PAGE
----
NEW YORK, October 20, 2009 - The last three decades have seen the explosive growth of Shanghai's skyline. With its innovative and green design, the 632-meter Shanghai Tower, scheduled for completion in 2014, will further assert the city's ambitious commitment to high-rise urbanism.
As part of The Skyscraper Museum’s five-part fall lecture series, Shanghai Skyline, the Shanghai Tower's project gathered at Asia Society headquarters to present the design concept, and the structural and mechanical engineering used to build China's tallest tower.
Gensler's Regional Director Jun Xia, the project's design architect, discussed the structure’s innovative spiraling and “futuristic” form in relationship to the other two towers in Lujiazui, the site for the Shanghai Tower. Jin Mao’s traditional pagoda-like structure represents Shanghai’s past, while the sharp edges of Shanghai World Financial Center’s sculpted form represents the rise of the Chinese economy in the present. The Shanghai Tower will be the tallest of the three, topping the SWFC by 140 meters.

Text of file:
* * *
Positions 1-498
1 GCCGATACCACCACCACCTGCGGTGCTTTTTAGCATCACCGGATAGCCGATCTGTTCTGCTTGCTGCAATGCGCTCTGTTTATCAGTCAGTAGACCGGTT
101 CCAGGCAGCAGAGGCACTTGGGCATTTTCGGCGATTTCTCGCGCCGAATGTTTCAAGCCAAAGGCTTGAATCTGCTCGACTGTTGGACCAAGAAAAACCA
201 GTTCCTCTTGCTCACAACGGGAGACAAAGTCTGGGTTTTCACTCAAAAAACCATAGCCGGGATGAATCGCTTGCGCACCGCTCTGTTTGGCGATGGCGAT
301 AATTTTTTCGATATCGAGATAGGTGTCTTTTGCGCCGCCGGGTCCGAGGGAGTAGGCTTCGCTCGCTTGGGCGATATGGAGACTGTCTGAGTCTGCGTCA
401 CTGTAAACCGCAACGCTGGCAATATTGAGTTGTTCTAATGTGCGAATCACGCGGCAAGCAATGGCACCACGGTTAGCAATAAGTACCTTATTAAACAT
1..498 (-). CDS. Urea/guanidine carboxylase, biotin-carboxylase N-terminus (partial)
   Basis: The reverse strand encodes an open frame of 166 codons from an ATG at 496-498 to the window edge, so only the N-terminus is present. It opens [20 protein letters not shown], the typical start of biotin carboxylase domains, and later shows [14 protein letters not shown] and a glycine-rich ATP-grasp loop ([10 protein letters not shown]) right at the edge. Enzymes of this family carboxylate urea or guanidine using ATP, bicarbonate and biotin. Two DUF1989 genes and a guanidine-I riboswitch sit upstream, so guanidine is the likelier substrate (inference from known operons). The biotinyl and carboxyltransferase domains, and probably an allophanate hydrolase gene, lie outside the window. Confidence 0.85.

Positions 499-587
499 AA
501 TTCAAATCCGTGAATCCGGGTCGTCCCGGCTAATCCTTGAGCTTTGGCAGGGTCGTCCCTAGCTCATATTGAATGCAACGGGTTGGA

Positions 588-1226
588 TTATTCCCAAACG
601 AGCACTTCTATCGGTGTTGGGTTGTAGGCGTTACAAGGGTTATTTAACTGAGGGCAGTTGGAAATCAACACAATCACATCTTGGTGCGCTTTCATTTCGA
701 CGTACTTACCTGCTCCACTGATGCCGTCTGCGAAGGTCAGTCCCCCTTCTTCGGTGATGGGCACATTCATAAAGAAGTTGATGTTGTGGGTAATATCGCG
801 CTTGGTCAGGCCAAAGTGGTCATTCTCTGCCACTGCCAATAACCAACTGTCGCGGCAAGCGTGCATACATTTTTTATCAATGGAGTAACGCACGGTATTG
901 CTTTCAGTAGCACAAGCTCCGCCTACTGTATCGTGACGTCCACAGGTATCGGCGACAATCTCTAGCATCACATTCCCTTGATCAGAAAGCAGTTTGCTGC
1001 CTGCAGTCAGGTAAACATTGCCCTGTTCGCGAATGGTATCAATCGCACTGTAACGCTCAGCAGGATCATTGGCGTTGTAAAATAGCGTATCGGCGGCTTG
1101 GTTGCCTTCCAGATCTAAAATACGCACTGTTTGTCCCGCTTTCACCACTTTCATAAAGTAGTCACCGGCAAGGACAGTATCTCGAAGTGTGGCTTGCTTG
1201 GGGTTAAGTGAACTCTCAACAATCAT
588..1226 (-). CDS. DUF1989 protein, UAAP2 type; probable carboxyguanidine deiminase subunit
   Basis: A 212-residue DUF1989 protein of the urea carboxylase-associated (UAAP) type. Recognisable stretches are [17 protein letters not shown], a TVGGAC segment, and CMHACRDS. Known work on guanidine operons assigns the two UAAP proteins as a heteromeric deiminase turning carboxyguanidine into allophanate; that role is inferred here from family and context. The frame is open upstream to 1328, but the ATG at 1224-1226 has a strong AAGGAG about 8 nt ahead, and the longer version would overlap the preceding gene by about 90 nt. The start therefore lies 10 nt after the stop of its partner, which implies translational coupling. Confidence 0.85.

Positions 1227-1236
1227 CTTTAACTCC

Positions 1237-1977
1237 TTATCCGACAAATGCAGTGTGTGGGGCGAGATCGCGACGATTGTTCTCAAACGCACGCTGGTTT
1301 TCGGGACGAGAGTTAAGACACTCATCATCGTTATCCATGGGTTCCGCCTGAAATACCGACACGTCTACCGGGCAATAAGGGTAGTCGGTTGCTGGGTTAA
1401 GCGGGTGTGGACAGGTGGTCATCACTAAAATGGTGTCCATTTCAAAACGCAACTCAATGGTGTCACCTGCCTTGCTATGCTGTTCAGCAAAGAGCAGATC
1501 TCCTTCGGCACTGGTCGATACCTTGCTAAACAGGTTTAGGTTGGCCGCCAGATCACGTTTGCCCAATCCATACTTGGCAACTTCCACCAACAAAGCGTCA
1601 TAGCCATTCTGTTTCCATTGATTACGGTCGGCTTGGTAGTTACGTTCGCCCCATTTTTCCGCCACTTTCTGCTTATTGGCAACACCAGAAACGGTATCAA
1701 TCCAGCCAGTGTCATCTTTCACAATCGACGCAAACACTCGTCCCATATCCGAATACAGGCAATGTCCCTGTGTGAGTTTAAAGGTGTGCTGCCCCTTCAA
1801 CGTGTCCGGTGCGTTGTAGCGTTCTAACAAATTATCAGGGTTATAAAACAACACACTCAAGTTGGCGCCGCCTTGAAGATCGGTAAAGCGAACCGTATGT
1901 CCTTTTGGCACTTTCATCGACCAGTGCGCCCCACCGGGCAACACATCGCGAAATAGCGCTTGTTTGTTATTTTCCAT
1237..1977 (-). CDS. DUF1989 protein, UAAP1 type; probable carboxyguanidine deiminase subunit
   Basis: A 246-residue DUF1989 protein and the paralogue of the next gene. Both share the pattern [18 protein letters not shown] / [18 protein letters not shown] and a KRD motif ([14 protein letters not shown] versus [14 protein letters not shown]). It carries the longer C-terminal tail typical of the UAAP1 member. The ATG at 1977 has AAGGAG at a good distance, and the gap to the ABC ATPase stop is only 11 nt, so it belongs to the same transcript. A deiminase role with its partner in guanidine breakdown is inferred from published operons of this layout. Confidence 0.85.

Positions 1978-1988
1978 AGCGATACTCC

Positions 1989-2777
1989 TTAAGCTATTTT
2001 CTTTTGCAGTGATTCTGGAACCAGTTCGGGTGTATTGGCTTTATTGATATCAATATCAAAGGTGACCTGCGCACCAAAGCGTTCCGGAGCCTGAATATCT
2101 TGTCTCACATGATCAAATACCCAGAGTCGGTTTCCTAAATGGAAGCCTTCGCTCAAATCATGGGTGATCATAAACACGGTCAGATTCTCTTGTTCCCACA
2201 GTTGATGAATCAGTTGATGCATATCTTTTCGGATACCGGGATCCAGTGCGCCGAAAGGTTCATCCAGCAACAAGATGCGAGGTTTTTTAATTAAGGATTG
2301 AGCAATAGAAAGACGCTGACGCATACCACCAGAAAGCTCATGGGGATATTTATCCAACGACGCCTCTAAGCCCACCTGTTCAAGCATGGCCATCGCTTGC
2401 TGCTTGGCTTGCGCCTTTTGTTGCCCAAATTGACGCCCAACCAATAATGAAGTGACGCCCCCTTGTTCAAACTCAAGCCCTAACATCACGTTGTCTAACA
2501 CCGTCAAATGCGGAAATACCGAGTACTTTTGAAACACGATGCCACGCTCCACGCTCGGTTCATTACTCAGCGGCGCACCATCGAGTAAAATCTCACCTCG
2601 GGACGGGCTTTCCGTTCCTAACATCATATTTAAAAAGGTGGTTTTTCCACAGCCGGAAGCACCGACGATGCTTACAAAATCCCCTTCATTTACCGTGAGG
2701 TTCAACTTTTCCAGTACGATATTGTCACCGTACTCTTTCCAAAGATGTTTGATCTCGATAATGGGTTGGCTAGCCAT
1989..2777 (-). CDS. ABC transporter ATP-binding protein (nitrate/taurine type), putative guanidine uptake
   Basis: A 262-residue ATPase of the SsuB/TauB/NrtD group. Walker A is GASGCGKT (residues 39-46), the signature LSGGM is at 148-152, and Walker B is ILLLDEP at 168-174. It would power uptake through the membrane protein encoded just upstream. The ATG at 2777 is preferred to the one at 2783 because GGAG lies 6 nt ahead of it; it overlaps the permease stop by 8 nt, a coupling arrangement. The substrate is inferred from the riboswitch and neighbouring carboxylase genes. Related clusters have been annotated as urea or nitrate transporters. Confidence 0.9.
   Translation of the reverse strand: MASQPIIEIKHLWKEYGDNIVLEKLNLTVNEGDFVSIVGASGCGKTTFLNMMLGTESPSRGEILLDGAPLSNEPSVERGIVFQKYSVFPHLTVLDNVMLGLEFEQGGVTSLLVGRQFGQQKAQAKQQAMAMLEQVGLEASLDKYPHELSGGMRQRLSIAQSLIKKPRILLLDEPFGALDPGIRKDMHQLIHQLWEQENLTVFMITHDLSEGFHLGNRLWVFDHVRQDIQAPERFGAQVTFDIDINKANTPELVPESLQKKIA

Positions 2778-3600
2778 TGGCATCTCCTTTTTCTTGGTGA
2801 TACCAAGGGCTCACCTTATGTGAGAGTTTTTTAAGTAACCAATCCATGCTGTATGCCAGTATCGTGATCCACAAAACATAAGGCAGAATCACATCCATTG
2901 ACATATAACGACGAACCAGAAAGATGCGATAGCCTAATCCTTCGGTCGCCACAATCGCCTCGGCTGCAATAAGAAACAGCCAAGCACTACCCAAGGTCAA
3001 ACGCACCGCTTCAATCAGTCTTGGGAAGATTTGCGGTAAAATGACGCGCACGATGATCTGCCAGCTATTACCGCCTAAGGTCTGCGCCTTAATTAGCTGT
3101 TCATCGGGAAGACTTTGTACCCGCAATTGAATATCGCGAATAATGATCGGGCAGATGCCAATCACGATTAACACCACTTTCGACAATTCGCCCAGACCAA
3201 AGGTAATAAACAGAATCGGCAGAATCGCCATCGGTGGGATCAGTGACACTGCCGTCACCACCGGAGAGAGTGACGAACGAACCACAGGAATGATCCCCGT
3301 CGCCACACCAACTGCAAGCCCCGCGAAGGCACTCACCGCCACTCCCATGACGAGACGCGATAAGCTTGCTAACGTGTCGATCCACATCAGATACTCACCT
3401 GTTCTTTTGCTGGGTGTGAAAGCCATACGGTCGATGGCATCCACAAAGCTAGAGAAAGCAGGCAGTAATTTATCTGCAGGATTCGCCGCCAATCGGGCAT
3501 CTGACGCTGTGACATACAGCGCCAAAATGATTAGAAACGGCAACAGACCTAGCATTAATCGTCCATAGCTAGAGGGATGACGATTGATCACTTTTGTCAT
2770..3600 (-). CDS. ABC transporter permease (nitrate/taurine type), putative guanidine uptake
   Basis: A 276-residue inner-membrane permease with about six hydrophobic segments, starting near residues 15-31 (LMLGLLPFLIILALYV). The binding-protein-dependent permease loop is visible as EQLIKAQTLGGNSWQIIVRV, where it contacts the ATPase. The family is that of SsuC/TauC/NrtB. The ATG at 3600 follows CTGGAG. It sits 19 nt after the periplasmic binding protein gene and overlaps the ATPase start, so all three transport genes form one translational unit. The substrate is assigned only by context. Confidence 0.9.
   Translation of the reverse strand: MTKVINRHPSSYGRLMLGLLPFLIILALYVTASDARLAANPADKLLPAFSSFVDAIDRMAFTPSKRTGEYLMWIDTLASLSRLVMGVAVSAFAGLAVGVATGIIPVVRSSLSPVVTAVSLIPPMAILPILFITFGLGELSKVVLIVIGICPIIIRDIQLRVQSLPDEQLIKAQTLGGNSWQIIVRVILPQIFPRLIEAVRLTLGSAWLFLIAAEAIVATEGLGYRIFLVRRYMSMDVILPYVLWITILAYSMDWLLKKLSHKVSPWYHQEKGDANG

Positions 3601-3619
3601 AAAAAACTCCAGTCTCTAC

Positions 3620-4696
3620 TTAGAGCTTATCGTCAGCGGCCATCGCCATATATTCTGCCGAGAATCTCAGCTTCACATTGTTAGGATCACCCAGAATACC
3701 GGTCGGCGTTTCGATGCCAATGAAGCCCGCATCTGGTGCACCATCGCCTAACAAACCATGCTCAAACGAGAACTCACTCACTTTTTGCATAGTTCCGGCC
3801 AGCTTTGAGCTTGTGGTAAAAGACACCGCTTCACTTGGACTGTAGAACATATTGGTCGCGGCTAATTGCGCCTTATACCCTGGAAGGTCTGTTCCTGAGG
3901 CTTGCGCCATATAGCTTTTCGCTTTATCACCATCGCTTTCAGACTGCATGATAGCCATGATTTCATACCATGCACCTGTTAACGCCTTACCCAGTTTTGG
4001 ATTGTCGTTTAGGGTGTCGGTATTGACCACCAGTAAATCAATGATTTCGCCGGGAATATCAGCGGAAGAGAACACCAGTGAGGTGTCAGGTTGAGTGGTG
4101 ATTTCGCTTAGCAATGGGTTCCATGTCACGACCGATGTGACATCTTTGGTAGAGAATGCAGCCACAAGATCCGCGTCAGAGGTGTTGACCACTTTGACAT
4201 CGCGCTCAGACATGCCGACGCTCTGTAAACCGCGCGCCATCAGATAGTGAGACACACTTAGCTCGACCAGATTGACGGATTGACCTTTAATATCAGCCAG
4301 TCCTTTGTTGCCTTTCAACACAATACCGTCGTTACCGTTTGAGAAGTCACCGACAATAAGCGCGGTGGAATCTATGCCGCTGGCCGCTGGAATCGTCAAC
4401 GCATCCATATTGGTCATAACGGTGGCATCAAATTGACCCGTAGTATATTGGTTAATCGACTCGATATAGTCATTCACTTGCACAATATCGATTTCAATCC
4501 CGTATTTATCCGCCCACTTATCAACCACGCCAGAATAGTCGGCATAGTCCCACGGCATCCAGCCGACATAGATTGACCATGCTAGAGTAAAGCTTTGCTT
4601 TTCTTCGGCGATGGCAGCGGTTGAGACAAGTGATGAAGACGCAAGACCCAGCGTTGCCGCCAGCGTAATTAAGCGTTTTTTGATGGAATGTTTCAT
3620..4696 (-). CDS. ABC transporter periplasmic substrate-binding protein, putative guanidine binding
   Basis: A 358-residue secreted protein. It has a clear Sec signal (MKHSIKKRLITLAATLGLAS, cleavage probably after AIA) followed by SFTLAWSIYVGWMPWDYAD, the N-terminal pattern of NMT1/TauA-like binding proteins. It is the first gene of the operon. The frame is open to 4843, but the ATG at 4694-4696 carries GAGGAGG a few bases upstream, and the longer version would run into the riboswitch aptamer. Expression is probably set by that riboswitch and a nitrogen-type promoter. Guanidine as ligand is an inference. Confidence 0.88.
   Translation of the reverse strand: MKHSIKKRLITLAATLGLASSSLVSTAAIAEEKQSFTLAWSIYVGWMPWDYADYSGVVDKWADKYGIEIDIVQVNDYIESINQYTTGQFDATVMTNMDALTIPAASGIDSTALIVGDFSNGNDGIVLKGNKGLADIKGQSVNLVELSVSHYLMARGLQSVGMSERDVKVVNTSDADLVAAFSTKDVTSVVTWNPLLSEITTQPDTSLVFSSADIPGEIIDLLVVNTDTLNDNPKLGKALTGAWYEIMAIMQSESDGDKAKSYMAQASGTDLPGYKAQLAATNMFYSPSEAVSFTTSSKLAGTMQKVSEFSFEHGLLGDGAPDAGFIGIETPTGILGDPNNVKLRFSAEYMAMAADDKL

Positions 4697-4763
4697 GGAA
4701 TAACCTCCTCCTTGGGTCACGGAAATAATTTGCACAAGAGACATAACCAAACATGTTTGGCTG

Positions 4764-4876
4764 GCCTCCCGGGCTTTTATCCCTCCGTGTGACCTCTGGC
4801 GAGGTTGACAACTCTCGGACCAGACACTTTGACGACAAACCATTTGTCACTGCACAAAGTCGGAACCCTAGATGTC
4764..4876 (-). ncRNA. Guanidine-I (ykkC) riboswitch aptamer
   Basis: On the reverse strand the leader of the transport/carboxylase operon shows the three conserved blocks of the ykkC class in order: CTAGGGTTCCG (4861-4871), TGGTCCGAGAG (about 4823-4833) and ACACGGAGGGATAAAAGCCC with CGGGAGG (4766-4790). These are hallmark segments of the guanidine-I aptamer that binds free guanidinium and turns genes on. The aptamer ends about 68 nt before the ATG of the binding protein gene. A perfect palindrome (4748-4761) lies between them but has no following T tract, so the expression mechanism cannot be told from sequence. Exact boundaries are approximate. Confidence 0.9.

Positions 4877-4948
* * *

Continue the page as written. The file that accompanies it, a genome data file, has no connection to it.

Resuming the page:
Xia also said that the tower will rotate 120 degrees as it rises to create its elegant asymmetrical shape, and is segmented into zones, or neighborhoods, to create a vertical community. The façade creates interstitial interior/exterior space, a nod to Chinese tradition and emphasizing sustainable values.
Dennis Poon, Managing Principal at Thornton Tomasetti, discussed the challenges of engineering involved in building such a tall tower. Designed for the government client, the project demands high standards of safety and economy. Through computer animation, Poon explained the structure's tapering and twisting form, and illustrated the outrigger trusses as “ski poles” stabilizing the building in high winds, earthquakes, and typhoons.
The “unsung partner,” Douglas Mass, MEP (Mechanical, Electrical, Plumbing) Engineer at Cosentini Associates, discussed the green systems and high-performance design that fit both the structure designed by his team and Jun Xia’s vision of “serpent-like enclosure that encapsulates sustainable ideas.” Each zone acts as a 15-story building for the small modular MEP systems. According to Mass, the local climate and culture created particular challenges in reducing the energy load of the building, which aims for LEED Gold and China 3-star standards. The equipment was standardized and bought and serviced locally.
Reported by Mariel Villeré, The Skyscraper Museum